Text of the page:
"The last" is a technicality about rulebooks (see the next chapter) which, put briefly, guarantees that this rule comes last among all possible "for assaying" rules. This is good form because the whole point of an activity is to make it easy for further rules to interfere - so we deliberately hang back to last place, giving precedence to anybody else who wants it.
The "for" rulebook is one where rules stop the activity, by default, when they take effect - in the same way that the "instead" rules stop actions by default. If this causes problems, we can use:
continue the activity
This phrase should be used only in rules in activity rulebooks. It causes the current rule to end, but without result, so that the activity continues rather than stopping as a result of the rule. This is useful for rulebooks like the "for" rulebook of an activity) where the default is that a rule does stop the activity.
Activities are more useful than they first appear. Every new one provides a context which other activities can observe. We could, for instance, define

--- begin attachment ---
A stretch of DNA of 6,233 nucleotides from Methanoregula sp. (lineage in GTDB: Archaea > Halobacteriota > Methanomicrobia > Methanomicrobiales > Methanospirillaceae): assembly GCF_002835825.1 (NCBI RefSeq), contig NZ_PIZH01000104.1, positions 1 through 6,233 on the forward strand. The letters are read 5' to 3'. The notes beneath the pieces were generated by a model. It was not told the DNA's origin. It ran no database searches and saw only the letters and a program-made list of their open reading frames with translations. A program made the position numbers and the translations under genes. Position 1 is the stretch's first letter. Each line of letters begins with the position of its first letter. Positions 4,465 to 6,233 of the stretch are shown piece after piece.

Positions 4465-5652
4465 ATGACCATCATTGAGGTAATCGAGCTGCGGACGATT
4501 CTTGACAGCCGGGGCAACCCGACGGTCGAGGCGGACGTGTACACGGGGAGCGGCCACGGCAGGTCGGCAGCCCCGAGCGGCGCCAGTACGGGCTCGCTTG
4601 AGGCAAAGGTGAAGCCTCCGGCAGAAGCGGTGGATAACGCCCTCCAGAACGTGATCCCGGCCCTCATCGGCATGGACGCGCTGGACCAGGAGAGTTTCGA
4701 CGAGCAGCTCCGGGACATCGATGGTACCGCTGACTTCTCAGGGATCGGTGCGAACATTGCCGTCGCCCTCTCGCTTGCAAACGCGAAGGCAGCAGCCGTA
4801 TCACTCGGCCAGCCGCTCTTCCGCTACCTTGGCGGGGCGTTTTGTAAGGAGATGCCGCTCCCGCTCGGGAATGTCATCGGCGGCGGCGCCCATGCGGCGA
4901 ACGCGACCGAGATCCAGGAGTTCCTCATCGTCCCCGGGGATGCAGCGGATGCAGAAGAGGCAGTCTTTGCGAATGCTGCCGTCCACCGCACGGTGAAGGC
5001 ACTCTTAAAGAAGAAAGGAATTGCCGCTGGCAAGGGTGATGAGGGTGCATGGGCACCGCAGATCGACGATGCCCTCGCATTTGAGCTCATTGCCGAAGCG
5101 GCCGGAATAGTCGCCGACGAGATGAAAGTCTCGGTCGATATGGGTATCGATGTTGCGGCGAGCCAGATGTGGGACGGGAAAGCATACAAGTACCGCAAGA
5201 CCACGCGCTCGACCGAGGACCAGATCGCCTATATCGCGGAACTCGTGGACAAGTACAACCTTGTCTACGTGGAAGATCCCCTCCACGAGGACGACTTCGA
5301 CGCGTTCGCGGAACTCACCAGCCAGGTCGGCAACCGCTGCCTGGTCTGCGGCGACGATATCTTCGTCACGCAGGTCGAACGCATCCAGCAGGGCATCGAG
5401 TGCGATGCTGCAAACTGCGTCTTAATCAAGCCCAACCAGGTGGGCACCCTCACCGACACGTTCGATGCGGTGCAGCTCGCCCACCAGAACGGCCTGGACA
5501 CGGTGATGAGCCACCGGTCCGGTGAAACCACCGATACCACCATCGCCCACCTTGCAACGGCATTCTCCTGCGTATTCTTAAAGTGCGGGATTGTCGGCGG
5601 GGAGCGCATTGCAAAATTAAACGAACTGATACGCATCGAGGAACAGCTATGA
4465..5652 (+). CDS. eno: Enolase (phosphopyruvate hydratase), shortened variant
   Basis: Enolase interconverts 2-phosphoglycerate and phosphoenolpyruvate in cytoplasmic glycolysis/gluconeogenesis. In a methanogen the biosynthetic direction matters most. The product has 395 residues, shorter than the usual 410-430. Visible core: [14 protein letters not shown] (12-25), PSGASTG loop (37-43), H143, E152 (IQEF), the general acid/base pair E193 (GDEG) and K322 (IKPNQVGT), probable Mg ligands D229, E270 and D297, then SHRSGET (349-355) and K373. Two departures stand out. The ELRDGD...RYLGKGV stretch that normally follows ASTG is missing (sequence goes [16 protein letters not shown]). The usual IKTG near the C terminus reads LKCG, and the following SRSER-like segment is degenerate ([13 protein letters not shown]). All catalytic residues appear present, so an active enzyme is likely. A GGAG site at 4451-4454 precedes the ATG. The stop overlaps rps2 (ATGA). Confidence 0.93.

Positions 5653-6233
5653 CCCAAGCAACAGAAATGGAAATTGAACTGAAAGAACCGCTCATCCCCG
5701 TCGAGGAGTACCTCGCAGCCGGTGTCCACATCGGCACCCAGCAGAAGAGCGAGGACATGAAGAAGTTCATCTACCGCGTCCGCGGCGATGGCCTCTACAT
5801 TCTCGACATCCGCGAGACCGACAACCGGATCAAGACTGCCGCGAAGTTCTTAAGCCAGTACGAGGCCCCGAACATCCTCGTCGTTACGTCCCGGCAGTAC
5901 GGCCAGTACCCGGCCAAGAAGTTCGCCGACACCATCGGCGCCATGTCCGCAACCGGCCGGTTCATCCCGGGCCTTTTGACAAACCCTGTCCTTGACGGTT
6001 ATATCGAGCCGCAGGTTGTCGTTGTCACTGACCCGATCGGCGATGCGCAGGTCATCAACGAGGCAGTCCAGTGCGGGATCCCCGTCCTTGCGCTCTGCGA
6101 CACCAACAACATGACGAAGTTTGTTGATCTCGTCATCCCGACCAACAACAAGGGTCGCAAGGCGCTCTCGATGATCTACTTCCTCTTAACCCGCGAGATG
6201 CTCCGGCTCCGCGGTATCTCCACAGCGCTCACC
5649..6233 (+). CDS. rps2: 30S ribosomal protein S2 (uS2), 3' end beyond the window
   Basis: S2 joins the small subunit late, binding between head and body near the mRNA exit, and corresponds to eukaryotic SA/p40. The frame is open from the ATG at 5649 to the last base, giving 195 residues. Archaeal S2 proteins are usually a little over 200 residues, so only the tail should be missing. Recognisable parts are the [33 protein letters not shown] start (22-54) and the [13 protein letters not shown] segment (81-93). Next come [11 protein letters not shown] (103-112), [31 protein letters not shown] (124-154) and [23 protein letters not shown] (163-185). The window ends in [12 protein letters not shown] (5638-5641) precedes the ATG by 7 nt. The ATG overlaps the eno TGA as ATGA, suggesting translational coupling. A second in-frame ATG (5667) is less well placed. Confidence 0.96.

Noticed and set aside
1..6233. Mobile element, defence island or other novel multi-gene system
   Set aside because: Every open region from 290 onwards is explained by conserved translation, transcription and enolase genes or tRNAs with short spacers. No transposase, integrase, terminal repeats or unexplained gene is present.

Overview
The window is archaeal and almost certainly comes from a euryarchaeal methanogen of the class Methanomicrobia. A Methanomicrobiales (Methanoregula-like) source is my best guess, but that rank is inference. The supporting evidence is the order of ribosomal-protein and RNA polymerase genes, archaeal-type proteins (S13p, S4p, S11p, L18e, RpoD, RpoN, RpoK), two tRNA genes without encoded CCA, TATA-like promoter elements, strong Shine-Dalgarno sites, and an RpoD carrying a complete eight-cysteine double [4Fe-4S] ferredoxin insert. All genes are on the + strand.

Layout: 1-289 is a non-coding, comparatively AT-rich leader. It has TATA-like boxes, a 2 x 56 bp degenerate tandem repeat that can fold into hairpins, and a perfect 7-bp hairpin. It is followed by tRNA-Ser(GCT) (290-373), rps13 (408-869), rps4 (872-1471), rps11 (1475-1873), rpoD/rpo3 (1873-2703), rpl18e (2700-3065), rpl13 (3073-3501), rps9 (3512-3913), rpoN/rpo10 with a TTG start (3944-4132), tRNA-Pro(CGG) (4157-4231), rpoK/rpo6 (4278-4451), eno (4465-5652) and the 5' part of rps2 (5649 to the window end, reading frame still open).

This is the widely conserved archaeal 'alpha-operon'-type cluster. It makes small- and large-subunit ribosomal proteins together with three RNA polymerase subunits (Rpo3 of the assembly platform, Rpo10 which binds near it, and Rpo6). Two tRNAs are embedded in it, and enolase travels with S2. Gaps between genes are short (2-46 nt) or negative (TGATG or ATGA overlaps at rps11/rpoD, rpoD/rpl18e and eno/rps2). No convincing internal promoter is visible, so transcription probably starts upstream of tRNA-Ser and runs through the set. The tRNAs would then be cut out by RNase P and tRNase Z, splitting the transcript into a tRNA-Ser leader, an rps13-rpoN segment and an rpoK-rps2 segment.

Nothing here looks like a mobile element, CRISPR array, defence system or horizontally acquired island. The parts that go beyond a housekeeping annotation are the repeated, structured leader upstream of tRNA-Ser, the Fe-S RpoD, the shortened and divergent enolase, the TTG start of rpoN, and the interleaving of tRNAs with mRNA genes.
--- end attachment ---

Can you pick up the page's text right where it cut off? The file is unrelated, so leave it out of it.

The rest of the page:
Rule for printing the name of a rock while assaying: ...
so that during assays more technical names are used.
Suppose we have a complete Encyclopedia in our game. The player is allowed to pick up the whole set (there must not be too many volumes), but also to do things with individual volumes, and indeed to scatter these volumes all over the place. Putting a volume back in the same place as the rest of the Encyclopedia should, however, restore it to the collective. We will start out by defining general rules for collectives like this:
Now the real work begins. One reason to make this an activity is that we might easily want to override it for specific objects; for instance, the generic collecting activity here would not deal properly with collectives of clothing where some items might be worn and others not. In that case, we would want to write another, more specific "collecting" activity to handle the complexities of fashion.
To remove (item - a thing) when empty:
let space be the holder of the item;
if the number of things which are part of the item is 0:
now the item is nowhere;
if the number of things which are part of the item is 1:
let the last thing be a random thing which is part of the item;
move the last thing to the space;
now the item is nowhere.
Before collecting a thing (called the item):
remove item when empty;
let space be the holder of the item;
if space is not a thing and space is not a room:
if something (called the other space) contains at least two things which fit the item, move item to the other space;
if a room (called the other space) contains at least two things which fit the item, move item to the other space;